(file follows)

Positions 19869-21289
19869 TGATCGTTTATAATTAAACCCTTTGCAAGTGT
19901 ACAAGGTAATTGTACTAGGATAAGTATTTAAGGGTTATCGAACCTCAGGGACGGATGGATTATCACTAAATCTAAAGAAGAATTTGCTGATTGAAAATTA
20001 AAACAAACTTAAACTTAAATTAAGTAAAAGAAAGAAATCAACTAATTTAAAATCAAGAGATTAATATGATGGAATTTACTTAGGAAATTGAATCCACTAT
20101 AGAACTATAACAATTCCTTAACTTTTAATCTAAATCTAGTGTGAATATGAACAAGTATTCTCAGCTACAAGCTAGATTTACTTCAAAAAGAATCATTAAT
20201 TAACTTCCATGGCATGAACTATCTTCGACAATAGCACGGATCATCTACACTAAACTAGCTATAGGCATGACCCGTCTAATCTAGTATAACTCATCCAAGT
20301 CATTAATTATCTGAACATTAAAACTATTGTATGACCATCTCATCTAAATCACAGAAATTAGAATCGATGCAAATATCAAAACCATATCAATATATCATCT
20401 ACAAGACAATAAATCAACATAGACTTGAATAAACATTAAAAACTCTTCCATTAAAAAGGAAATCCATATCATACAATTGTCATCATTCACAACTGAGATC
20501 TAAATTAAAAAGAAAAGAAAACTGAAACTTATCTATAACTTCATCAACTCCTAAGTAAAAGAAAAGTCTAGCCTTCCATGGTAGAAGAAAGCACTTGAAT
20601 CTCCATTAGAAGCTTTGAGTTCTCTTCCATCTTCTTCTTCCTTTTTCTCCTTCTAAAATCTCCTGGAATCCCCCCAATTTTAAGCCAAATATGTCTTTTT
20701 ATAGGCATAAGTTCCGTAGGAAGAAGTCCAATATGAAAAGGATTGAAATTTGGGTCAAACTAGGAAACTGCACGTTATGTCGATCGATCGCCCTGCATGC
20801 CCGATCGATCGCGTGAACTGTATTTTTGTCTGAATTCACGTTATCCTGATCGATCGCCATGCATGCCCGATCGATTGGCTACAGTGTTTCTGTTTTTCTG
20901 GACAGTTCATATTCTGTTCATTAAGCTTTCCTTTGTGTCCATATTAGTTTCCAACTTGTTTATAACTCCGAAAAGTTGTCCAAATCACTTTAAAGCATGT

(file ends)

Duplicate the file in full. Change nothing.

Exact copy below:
Positions 19869-21289
19869 TGATCGTTTATAATTAAACCCTTTGCAAGTGT
19901 ACAAGGTAATTGTACTAGGATAAGTATTTAAGGGTTATCGAACCTCAGGGACGGATGGATTATCACTAAATCTAAAGAAGAATTTGCTGATTGAAAATTA
20001 AAACAAACTTAAACTTAAATTAAGTAAAAGAAAGAAATCAACTAATTTAAAATCAAGAGATTAATATGATGGAATTTACTTAGGAAATTGAATCCACTAT
20101 AGAACTATAACAATTCCTTAACTTTTAATCTAAATCTAGTGTGAATATGAACAAGTATTCTCAGCTACAAGCTAGATTTACTTCAAAAAGAATCATTAAT
20201 TAACTTCCATGGCATGAACTATCTTCGACAATAGCACGGATCATCTACACTAAACTAGCTATAGGCATGACCCGTCTAATCTAGTATAACTCATCCAAGT
20301 CATTAATTATCTGAACATTAAAACTATTGTATGACCATCTCATCTAAATCACAGAAATTAGAATCGATGCAAATATCAAAACCATATCAATATATCATCT
20401 ACAAGACAATAAATCAACATAGACTTGAATAAACATTAAAAACTCTTCCATTAAAAAGGAAATCCATATCATACAATTGTCATCATTCACAACTGAGATC
20501 TAAATTAAAAAGAAAAGAAAACTGAAACTTATCTATAACTTCATCAACTCCTAAGTAAAAGAAAAGTCTAGCCTTCCATGGTAGAAGAAAGCACTTGAAT
20601 CTCCATTAGAAGCTTTGAGTTCTCTTCCATCTTCTTCTTCCTTTTTCTCCTTCTAAAATCTCCTGGAATCCCCCCAATTTTAAGCCAAATATGTCTTTTT
20701 ATAGGCATAAGTTCCGTAGGAAGAAGTCCAATATGAAAAGGATTGAAATTTGGGTCAAACTAGGAAACTGCACGTTATGTCGATCGATCGCCCTGCATGC
20801 CCGATCGATCGCGTGAACTGTATTTTTGTCTGAATTCACGTTATCCTGATCGATCGCCATGCATGCCCGATCGATTGGCTACAGTGTTTCTGTTTTTCTG
20901 GACAGTTCATATTCTGTTCATTAAGCTTTCCTTTGTGTCCATATTAGTTTCCAACTTGTTTATAACTCCGAAAAGTTGTCCAAATCACTTTAAAGCATGT